When I am outside under a moonless dark sky, I am amazed of how vast the nighttime is. Photography of the night sky is the best way for anyone to get started in astrophotography. With a simple tripod and a DSLR camera with a wide-angle lens taking short exposures works well. Today the noise in a DSLR with a high ISO of 1600 is not bad anymore. The software noise reduction does the rest of the work. The two common ways to use a tripod setup is set the camera on a high ISO and set the exposure to about 20 seconds. I would use more longer than a 50mm lens because any longer starts to see movement In stars from the earths rotation.
When considering night sky photography, I use tracker to take unguided 5-minute exposures with a Canon 6D ii and a 28-70 F/2.8 lens. I also use a 80mm Breakthrough Night Sky filter which reduces light pollution very well. I take anywhere from 6 to 18 exposures which is them stacked. There is a software package called Dee Sky Stacker which I do not use but I hear it works well. For polar star trails, I used a tripod and point the camera at Polaris which is our North Star. I set the ISO at 100 and with the filter take a 20 to 30 minute exposure which yields great results. I usually will pick a foreground object like a dome at Kitt Peak Observatory, the low light pollution usually illuminates the dome nicely.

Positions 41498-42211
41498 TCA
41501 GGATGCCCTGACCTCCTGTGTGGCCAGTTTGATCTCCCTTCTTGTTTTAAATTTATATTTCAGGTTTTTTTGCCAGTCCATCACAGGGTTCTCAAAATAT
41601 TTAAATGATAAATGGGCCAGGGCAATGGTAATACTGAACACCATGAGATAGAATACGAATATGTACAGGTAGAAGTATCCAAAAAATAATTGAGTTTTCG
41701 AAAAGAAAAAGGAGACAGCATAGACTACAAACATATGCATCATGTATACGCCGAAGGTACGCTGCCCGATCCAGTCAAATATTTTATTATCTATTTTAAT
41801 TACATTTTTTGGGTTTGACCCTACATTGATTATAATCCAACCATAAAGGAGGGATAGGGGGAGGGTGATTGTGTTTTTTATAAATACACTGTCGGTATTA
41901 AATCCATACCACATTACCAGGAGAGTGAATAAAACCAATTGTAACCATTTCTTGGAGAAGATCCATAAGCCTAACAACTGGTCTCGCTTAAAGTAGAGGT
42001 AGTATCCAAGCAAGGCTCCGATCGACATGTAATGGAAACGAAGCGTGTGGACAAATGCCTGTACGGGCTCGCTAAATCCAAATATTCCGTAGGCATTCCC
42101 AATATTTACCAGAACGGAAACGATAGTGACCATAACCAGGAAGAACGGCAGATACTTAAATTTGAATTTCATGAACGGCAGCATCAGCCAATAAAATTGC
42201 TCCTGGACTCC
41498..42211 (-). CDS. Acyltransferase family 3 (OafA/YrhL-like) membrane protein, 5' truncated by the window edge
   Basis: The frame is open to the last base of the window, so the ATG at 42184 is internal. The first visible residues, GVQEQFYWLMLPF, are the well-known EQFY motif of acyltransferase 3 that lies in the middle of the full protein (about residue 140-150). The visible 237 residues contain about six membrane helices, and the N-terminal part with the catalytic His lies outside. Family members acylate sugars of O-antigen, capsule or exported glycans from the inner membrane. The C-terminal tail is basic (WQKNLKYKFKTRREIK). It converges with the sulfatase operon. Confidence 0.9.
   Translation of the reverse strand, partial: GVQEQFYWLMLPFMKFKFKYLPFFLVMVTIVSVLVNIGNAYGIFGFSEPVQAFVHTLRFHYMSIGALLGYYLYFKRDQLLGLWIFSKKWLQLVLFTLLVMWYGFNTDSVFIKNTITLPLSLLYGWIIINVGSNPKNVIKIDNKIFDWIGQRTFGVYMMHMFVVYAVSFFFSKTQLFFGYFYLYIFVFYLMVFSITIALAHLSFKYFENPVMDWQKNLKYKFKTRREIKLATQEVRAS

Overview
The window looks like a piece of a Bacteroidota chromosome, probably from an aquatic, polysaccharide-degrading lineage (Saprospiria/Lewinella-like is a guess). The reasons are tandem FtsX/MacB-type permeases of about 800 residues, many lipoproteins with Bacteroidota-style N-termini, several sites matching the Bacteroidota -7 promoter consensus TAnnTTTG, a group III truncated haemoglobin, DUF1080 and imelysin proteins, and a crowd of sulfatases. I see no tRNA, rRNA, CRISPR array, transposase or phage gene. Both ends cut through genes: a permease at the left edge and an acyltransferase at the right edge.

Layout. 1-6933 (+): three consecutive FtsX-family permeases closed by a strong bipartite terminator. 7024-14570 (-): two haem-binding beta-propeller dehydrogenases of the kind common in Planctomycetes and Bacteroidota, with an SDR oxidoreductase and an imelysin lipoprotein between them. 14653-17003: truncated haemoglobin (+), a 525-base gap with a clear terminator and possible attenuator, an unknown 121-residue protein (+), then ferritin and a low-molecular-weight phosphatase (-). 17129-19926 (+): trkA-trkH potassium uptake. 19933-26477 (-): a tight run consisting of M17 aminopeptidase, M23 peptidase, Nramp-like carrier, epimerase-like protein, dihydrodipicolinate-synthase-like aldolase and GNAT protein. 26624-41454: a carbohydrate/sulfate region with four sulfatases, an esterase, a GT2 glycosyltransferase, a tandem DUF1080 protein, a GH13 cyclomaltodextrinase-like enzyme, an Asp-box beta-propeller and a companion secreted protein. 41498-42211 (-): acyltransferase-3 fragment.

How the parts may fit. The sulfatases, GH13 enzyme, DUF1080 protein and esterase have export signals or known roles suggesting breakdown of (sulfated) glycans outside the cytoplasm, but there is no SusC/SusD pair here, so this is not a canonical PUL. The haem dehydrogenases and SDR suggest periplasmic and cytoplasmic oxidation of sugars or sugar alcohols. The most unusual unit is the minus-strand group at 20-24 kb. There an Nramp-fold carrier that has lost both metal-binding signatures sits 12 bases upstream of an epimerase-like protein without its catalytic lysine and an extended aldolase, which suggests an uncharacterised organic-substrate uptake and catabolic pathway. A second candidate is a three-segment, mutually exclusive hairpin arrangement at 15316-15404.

I used a software package called PixInsight to calibrate the images, align, and stack the images. I use PixInsight for some post processing once a final image is created, however, I do most of my work on Lightroom Classic, Photoshop, and Photoshop plug-in. In some cases, I will make a smart object in Photoshop with all the layers of each exposure and align and stack them.
For God is my witness, how greatly I long for you all with the affection of Jesus Christ. Philippians 1:8